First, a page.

Analogue in Wonderland by Christine Scott-Young

A report of the ‘Friends of Photography Group’ Grampians weekend, led by David Tatnall, 7-9 October 2016

Allow me to set the scene… It’s October in the Grampians National Park. Recent heavy rainfalls have sent water gushing through the waterfalls and creeks, discreet Australian native orchids wave in the spring breeze, and giant craggy boulders jut out at unlikely angles. A little footbridge crosses near the Venus Baths. And up-and-down stream, a large group of analogue photographers have planted their tripods, scattered through the bush like seeds blown in the wind. Some are reading light meters, others are under their dark cloths peering at the ground glass, and another is waiting while a pinhole captures the passage of time. Who are they and how do they come to be here? Let’s rewind a little…

The roots of this photography group were formed in early 2015, over a weekend pinhole workshop by renowned photographer David Tatnall. Although we didn’t know it at the time, this gathering would eventually crystallize into the Friends of Photography Group (FoPG). Under the careful guidance of David, the group has grown in number and activities, with trips to interesting spots in and around greater Melbourne, and sometimes further afield. Regular print viewings are also held to show and discuss the results of our excursions.

This brings us to the FoPG Grampians weekend of October 2016… Our first meeting point designated by David is in the Langi Ghiran State Park, west of Melbourne and en route to the Grampians. Here we will spend Friday afternoon, and as the members of our group trickle in to the picnic area, there is a real sense of enthusiasm in the fresh air. What types of cameras will people bring? What innovations have been made since last we met? After a hot drink to warm us up, we begin our little trek. Meandering along the path, I feel my brain slowly unwind from city-pace and my eyes adjust to the rough yet delicate beauty of the Australian bush in spring. At the same time, a magnificent display of different analogue cameras is starting to bloom – over the course of the weekend our kit includes 4×5 and 8×10 field cameras, medium format SLRs, pinholes, a 6×6 folder, and a 3D camera. After several enjoyable hours, we are back on the road again, making our way further down the Western Highway to establish our base for the weekend in Ararat. The fun of the day spills naturally into dinner, where 14 of us gather around a table with the kind of conversation that adventure and good company generates.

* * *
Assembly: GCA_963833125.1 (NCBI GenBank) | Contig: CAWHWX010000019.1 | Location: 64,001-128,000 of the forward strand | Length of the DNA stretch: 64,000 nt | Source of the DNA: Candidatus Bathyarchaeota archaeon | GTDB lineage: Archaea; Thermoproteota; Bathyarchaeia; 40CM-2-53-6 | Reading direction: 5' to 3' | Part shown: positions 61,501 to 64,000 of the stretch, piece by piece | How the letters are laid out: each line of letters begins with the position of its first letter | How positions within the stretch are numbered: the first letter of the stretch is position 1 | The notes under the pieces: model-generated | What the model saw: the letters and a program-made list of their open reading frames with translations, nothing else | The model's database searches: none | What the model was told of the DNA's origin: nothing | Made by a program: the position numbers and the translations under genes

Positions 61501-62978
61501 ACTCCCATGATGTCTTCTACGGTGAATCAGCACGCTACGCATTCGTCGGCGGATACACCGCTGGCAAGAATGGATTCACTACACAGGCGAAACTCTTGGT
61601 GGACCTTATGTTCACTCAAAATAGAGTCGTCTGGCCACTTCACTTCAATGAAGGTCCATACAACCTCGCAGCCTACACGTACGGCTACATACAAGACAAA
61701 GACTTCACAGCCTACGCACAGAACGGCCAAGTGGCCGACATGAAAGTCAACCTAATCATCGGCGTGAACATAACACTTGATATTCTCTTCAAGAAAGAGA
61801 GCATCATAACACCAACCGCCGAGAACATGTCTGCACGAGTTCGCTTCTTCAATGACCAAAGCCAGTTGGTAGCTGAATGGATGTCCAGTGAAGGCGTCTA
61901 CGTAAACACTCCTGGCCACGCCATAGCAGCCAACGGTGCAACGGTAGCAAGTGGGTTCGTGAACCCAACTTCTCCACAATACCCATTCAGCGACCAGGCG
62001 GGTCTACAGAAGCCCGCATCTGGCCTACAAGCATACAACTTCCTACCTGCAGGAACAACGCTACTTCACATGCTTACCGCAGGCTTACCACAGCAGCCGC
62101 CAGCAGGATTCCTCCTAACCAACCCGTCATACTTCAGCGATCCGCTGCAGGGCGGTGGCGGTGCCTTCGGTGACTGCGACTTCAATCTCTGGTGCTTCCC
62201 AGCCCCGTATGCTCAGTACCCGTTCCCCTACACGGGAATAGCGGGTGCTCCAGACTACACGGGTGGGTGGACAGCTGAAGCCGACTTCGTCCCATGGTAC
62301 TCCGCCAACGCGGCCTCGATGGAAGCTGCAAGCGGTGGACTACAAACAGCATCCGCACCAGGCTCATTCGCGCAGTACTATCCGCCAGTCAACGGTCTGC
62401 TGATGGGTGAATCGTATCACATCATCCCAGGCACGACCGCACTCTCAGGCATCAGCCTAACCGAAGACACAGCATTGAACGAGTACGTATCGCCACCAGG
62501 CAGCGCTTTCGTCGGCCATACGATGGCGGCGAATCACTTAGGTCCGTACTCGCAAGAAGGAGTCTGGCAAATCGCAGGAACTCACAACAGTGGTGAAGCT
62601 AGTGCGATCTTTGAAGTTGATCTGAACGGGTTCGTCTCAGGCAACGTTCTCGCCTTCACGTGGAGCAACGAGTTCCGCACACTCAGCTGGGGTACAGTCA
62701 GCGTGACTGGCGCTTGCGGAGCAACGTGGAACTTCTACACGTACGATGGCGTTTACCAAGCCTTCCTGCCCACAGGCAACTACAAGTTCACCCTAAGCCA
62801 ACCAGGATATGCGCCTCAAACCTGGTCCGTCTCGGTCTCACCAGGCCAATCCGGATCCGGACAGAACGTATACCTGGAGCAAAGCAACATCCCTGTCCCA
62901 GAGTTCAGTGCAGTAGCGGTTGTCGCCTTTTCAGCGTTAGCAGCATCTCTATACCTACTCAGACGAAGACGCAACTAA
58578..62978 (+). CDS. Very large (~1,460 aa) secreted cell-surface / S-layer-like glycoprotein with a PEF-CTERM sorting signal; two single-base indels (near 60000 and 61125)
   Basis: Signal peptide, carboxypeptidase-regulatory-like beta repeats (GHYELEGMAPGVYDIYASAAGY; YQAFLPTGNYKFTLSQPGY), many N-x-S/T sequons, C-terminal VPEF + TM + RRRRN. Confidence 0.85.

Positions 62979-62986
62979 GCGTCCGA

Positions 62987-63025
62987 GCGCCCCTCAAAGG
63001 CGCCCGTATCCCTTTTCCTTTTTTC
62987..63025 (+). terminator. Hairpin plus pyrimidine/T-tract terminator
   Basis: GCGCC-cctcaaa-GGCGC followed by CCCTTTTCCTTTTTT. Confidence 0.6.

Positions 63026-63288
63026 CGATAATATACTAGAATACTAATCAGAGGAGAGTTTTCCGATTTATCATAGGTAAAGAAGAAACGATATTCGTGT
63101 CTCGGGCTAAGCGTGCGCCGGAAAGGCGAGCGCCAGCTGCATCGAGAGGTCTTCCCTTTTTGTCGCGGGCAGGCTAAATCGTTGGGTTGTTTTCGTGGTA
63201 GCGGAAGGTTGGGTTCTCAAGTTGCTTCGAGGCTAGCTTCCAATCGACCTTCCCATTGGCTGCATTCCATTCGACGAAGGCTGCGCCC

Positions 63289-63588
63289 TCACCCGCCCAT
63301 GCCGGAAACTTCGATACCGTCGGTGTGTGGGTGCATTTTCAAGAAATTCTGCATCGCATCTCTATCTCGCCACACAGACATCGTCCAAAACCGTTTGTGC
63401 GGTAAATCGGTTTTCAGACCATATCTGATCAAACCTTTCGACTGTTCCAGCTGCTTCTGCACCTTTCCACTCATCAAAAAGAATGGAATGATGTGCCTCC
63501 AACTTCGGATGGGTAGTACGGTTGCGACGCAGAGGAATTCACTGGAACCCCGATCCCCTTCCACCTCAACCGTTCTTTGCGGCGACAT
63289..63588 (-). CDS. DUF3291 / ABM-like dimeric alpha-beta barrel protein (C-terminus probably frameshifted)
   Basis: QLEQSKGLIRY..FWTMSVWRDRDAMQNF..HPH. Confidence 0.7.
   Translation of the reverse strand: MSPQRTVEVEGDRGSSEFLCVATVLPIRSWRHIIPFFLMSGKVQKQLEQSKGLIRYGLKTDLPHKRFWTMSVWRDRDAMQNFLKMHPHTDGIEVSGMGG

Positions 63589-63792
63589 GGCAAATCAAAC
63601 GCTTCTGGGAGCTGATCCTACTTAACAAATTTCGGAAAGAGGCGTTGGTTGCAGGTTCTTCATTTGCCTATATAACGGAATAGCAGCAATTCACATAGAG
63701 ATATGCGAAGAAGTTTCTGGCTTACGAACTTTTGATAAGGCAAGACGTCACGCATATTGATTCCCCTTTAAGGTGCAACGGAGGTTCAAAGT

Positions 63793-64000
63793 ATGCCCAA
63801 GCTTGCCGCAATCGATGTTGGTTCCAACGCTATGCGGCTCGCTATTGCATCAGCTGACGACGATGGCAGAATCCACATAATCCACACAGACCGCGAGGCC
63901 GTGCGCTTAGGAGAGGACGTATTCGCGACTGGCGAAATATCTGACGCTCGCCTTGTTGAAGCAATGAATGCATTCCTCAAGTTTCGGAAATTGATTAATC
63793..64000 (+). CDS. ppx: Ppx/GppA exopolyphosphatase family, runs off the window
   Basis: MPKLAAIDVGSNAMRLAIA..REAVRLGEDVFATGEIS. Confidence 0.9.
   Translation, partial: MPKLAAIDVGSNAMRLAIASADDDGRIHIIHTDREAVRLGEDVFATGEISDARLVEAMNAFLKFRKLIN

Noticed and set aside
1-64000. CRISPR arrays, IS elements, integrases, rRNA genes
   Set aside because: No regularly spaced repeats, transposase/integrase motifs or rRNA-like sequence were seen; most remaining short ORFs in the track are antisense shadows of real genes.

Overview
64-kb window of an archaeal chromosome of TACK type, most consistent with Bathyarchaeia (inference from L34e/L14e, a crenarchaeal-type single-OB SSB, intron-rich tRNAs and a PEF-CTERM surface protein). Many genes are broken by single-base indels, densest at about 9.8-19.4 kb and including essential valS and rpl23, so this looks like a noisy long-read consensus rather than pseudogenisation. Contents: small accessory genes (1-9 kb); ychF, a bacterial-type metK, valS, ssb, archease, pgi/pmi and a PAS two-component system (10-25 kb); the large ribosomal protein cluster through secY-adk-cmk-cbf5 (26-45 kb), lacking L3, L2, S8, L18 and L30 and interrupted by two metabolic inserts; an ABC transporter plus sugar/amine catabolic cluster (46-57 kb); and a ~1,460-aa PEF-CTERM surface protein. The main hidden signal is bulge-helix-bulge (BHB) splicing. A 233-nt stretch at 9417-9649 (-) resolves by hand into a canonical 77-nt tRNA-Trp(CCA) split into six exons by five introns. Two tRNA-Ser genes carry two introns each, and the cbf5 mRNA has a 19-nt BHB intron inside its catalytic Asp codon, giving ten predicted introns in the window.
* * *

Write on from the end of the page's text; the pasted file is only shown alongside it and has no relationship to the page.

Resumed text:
Early Saturday we arrive in the Grampians National Park, ready for a full morning of exploration in the Wonderland area. After lunch, we head to Heatherlie Quarry where rusted old machinery rests in the landscape. On location, it is fascinating to observe the processes each photographer undertakes in order to make an image with their specific equipment. Less visible to the eye, however, is the exchange of knowledge that a weekend like this makes possible – questions are happily answered, discussions are many and varied and experiences shared, all helping to build a vibrant community encouraging creativity and technical experimentation in our practices. Meanwhile, back at base, a pop-up portrait studio has appeared in the cabin of one of our group, and this is followed with a print viewing and then dinner.

Sunday dawns, our last day for this trip, and we are at the Venus Baths where my review began. But the story isn’t quite over yet…

At home, attention turns to the darkroom. Film is processed, scanned and then emailed out. My inbox for the next week or so is filled with amazing images of dramatic rocks and swirling water, as well as digital documentation of ourselves in action. David arranges a print viewing afternoon for mid-November, which means a new round of darkroom activity in order to print our images. And so, the energy for analogue photography is kept vital, bubbling away like the streams we have just spent the weekend photographing.

Photographs of the photographers by David Tatnall.

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